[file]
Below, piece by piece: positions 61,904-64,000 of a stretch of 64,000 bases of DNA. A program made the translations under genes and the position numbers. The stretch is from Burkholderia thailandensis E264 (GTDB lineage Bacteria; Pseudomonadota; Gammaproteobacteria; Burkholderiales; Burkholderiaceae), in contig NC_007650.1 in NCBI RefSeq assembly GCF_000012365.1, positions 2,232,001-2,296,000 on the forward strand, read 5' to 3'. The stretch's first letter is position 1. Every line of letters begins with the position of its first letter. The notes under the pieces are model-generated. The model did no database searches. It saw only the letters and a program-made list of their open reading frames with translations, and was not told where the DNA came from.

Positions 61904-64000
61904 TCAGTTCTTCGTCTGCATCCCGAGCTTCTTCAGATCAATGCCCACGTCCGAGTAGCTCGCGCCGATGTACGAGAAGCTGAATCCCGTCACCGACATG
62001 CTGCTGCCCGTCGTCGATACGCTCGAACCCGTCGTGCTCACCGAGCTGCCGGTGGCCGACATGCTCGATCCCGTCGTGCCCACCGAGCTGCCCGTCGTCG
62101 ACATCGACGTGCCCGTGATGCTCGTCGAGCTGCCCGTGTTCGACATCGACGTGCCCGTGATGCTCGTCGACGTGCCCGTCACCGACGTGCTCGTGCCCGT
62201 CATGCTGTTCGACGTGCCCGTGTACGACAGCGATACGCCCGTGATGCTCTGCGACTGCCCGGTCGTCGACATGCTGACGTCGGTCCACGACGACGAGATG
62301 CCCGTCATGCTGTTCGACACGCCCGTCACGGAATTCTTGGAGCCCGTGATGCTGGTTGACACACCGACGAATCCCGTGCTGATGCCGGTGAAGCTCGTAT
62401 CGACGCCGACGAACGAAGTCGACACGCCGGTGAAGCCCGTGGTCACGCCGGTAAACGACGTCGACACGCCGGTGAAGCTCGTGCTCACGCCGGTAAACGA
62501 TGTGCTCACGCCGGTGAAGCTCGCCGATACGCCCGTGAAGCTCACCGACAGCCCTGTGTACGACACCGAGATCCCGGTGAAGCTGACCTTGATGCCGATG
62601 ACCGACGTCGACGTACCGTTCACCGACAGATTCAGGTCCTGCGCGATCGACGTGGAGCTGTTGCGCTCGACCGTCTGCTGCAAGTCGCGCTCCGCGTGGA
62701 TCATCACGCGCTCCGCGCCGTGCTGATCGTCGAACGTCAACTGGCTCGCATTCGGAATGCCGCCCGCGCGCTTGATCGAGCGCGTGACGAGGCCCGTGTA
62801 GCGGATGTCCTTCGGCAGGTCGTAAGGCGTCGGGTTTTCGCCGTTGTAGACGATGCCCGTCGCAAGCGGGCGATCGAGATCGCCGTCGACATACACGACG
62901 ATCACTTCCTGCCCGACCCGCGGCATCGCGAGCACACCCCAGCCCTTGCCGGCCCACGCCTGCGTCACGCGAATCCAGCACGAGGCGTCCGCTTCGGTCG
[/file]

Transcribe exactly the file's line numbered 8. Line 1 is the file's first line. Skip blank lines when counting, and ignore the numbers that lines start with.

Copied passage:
62401 CGACGCCGACGAACGAAGTCGACACGCCGGTGAAGCCCGTGGTCACGCCGGTAAACGACGTCGACACGCCGGTGAAGCTCGTGCTCACGCCGGTAAACGA